Permanent teacher preparation and administrative oversight in support of substitute teachers
This study examined the support provided to substitute teachers by permanent teachers and school administrators. Permanent teachers' practices in providing lesson plans, materials, communication, and peer support were targeted. School administrators' practices in overseeing permanent teachers' preparations and in supporting the professional development of substitute teachers were also targeted. The study also identified differences in perceptions among permanent teachers, school administrators, and substitute teachers pertaining to the nature and degree of quality of these practices. The sample (N = 259) included permanent teachers, school administrators, and substitute teachers from elementary schools in the Metropolitan Nashville School District. Data were gathered using questionnaires. In the findings, permanent and substitute teachers reported that lesson plans, materials, communication, and peer support were provided at the levels suggested by educational literature at a degree of frequency best described by the term “often”. Statistically significant differences between permanent teachers' and substitute teachers' perceptions of the degree of these practices were indicated. Substitute teachers' revealed that it was their perception that these items were received at a lesser degree of frequency than that reported by permanent teachers. School administrators, when asked about setting expectations for and monitoring of permanent teachers' preparations for substitute teachers, indicated a frequency of practice best described as “often.” Permanent teachers, asked correlating questions about school administrators' practices, indicated the frequency of practices was best described as “sometimes.” Differences in permanent teachers' and administrators' perceptions were statistically significant. When asked about practices relating to the support of substitute teachers in the schools or the provision of professional growth opportunities including evaluation and training, school administrators reported their frequency of practice as “sometimes” or “rarely.” When asked correlating questions, substitute teachers reported administrators' practices in these areas as “rarely” or “never.” A statistically significant difference in their perceptions was present. Substitute teachers perceived administrators' frequency of practice to be less than administrators reported. Other results revealed that permanent teachers “often” support substitute teachers by setting student behavioral expectations and offering assistance.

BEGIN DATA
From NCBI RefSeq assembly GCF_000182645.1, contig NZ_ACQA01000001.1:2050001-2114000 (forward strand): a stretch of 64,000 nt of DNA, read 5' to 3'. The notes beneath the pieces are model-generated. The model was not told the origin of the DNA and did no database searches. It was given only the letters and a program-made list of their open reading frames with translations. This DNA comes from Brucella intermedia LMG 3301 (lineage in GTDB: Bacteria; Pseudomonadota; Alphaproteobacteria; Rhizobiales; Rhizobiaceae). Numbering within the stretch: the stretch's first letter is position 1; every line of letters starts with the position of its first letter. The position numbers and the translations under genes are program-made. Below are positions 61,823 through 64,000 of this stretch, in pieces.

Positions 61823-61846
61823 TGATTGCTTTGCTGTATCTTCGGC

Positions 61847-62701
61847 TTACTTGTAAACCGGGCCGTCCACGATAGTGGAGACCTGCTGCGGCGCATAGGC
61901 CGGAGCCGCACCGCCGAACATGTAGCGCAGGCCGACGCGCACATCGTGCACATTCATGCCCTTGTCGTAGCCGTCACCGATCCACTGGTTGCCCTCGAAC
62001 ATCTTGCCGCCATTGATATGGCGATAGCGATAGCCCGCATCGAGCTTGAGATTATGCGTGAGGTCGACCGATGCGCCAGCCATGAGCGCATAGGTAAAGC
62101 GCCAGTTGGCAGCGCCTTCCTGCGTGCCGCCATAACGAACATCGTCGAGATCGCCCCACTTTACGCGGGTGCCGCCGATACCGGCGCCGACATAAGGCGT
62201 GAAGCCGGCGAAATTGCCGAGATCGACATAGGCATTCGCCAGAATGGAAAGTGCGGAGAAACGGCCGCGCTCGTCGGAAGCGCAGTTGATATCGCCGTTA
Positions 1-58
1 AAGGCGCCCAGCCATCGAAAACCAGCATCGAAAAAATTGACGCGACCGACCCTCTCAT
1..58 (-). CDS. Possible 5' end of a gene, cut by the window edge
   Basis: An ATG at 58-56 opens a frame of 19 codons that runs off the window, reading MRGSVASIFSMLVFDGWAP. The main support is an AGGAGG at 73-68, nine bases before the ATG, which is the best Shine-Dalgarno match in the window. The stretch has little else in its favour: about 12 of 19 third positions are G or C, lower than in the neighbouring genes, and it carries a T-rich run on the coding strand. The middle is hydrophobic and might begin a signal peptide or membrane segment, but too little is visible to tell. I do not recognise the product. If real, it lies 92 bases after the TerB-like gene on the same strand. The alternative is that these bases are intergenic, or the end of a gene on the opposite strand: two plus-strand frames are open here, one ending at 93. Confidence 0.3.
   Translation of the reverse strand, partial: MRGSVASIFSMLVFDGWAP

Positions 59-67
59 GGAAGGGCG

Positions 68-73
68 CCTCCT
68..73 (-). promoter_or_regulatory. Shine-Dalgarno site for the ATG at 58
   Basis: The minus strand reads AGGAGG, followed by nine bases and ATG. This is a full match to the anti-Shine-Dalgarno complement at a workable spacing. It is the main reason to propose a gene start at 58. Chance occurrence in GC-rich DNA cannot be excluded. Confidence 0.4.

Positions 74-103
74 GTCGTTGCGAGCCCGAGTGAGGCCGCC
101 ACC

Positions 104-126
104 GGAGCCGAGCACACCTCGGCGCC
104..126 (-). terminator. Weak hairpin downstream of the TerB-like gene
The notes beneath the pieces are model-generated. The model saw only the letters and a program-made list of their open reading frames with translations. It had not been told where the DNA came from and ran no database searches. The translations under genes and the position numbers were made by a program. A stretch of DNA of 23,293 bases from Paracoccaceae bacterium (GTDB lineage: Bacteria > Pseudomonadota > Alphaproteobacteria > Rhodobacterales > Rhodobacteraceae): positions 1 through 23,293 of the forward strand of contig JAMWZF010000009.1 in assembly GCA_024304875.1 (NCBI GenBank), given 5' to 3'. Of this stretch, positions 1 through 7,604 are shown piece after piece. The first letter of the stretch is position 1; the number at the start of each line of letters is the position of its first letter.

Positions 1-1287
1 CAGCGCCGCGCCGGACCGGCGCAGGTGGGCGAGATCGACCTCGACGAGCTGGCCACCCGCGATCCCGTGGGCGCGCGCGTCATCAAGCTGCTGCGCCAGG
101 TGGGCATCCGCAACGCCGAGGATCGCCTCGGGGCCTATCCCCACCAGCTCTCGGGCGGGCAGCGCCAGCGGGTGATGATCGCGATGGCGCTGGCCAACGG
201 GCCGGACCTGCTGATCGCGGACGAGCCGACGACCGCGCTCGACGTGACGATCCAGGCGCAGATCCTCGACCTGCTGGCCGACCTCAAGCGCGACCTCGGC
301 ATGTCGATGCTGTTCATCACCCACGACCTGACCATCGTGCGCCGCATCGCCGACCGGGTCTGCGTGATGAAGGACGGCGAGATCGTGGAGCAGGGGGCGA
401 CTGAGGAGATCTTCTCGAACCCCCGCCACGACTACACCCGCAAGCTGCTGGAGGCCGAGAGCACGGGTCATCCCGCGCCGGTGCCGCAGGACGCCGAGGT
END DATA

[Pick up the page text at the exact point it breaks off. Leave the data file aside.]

School administration|Teacher education
Michael B Morgan,
"Permanent teacher preparation and administrative oversight in support of substitute teachers"
ETD Collection for Tennessee State University.